The morning of Saturday, August 2, staging was set up. A few cars arrived and someone turned their stereo up loud — hip-hop music permeated the scene. The artists unpacked the tools of their trade — coveralls, masks and, of course, cans of spray paint — and started going at it. Luckily, the uncertain weather cooperated, and by lunchtime the painting had begun in earnest under cloudy, gray skies.

I grabbed my camera and walked over to the scene. A dozen or more artists were standing on the ground or on scaffolding working on their pieces, while several dozen onlookers watched, took photos and chatted. There were couples with kids, older folks, employees of nearby restaurants and businesses, and others who came to witness or celebrate the art being created.

I was excited and began taking photos of the art and the artists. I soon understood why there was no media there to record the wonderful scene.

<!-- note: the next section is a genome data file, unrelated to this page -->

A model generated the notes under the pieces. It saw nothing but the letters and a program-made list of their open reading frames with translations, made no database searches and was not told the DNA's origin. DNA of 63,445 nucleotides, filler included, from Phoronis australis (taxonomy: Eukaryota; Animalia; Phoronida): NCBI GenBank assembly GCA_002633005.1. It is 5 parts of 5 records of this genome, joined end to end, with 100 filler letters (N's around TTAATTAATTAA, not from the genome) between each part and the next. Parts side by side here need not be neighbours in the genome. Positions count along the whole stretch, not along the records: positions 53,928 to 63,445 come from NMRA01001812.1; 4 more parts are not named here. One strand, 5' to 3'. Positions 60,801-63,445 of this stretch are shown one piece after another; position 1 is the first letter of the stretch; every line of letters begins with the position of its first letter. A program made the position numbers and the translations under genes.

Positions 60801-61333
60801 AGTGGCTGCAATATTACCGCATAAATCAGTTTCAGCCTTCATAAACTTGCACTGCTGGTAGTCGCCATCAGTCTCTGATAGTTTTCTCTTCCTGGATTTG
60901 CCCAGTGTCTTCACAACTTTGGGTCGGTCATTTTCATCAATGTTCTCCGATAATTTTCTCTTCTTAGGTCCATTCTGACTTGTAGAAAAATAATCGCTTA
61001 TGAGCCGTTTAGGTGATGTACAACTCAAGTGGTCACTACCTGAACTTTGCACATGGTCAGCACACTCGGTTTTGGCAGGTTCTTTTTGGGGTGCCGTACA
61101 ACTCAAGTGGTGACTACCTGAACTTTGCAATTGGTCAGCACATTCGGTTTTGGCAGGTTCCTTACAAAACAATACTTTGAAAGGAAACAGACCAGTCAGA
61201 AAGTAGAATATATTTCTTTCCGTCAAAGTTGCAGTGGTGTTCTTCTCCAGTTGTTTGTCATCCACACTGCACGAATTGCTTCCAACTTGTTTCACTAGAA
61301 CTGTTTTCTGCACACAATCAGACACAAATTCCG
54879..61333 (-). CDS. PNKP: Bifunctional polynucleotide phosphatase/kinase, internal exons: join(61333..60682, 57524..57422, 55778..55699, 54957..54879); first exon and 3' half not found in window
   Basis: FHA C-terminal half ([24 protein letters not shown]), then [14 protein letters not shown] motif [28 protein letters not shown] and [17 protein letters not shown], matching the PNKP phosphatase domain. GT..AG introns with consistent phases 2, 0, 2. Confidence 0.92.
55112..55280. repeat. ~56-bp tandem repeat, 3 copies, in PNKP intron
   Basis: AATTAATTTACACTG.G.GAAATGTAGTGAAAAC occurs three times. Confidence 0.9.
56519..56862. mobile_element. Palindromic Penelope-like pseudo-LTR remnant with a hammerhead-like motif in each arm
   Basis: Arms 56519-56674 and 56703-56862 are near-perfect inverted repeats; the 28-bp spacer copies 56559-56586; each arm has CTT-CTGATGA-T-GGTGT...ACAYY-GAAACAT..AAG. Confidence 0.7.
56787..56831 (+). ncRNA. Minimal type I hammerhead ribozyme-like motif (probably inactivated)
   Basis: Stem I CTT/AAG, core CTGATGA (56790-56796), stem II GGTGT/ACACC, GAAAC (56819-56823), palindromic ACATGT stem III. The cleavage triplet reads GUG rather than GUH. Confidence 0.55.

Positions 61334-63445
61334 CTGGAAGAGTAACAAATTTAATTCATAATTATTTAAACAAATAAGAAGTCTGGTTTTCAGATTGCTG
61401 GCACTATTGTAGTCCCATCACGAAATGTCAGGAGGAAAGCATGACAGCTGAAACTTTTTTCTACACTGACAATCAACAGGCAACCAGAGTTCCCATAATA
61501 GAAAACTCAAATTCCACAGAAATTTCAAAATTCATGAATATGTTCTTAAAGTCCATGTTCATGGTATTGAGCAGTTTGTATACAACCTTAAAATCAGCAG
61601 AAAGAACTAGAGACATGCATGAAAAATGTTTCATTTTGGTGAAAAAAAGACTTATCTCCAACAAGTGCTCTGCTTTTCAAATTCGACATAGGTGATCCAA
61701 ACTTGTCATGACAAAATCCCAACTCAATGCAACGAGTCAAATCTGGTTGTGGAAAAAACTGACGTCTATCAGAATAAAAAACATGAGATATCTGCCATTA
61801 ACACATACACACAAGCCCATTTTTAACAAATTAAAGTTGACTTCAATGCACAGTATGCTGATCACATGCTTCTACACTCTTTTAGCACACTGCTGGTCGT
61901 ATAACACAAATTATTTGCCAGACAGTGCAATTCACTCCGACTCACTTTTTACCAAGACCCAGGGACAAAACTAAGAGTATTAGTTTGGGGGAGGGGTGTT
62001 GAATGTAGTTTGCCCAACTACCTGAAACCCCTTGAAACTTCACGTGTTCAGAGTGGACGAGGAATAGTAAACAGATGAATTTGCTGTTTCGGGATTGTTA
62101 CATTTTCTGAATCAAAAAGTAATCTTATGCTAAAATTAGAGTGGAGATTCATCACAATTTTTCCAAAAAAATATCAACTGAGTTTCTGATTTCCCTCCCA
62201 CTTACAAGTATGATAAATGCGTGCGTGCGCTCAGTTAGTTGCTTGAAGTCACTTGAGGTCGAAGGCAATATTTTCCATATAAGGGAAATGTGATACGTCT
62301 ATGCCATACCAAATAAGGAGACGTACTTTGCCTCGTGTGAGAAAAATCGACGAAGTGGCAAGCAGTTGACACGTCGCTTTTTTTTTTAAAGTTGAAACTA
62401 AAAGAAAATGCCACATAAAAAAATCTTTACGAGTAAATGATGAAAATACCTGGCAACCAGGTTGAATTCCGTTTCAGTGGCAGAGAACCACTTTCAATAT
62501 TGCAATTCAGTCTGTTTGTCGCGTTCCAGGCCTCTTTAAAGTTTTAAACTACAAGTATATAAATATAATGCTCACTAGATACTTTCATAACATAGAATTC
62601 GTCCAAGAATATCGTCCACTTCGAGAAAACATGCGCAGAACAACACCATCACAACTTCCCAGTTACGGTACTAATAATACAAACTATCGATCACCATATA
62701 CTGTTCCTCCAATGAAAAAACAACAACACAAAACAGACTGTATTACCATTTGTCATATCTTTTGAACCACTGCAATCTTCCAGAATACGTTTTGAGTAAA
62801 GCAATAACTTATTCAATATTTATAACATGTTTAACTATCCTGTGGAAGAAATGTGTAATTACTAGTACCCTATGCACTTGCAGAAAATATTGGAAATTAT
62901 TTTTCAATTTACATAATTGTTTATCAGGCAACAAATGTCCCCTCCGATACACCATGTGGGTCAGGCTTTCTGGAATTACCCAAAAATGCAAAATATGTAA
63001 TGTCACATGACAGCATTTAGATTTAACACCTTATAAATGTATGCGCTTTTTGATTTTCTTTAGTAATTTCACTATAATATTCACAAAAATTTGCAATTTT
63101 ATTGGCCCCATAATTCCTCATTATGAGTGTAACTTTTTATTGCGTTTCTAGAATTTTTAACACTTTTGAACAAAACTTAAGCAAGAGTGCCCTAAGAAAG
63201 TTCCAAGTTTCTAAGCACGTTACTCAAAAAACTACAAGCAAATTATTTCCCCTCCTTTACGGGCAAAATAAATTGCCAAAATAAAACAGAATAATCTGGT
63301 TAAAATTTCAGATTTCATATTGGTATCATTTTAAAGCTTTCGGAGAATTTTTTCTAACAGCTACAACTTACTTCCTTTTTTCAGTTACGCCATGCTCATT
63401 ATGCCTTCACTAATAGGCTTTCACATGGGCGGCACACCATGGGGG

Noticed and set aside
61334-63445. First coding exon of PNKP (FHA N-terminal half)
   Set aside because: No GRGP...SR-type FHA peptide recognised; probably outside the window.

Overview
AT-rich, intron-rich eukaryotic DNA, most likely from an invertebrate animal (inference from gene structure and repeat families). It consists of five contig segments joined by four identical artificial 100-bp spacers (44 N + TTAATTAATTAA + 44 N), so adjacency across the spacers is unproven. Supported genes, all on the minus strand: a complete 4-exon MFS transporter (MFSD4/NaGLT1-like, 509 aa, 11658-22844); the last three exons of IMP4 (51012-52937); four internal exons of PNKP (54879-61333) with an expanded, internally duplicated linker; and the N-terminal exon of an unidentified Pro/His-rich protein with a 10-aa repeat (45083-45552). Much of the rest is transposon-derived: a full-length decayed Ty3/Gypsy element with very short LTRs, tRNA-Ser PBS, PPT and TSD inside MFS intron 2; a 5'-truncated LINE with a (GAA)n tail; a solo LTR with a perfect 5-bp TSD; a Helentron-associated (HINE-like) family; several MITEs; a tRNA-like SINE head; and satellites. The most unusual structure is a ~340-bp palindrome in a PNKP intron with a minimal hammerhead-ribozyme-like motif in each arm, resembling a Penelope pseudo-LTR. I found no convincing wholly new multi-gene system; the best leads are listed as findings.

“Are you undercover?” asked one young man wearing a bandana and a baseball cap on backwards, eyeing me suspiciously with his friends.

“Undercover?” I answered. “Hell no. I’m just documenting this thing. It is incredible.” The young men looked unconvinced, so I continued. “I own the store right there,” I said, pointing to the back door of the Public Market House. “I own Maine Beer & Beverage Co. You guys have been coming in all day buying beer and soda from me.”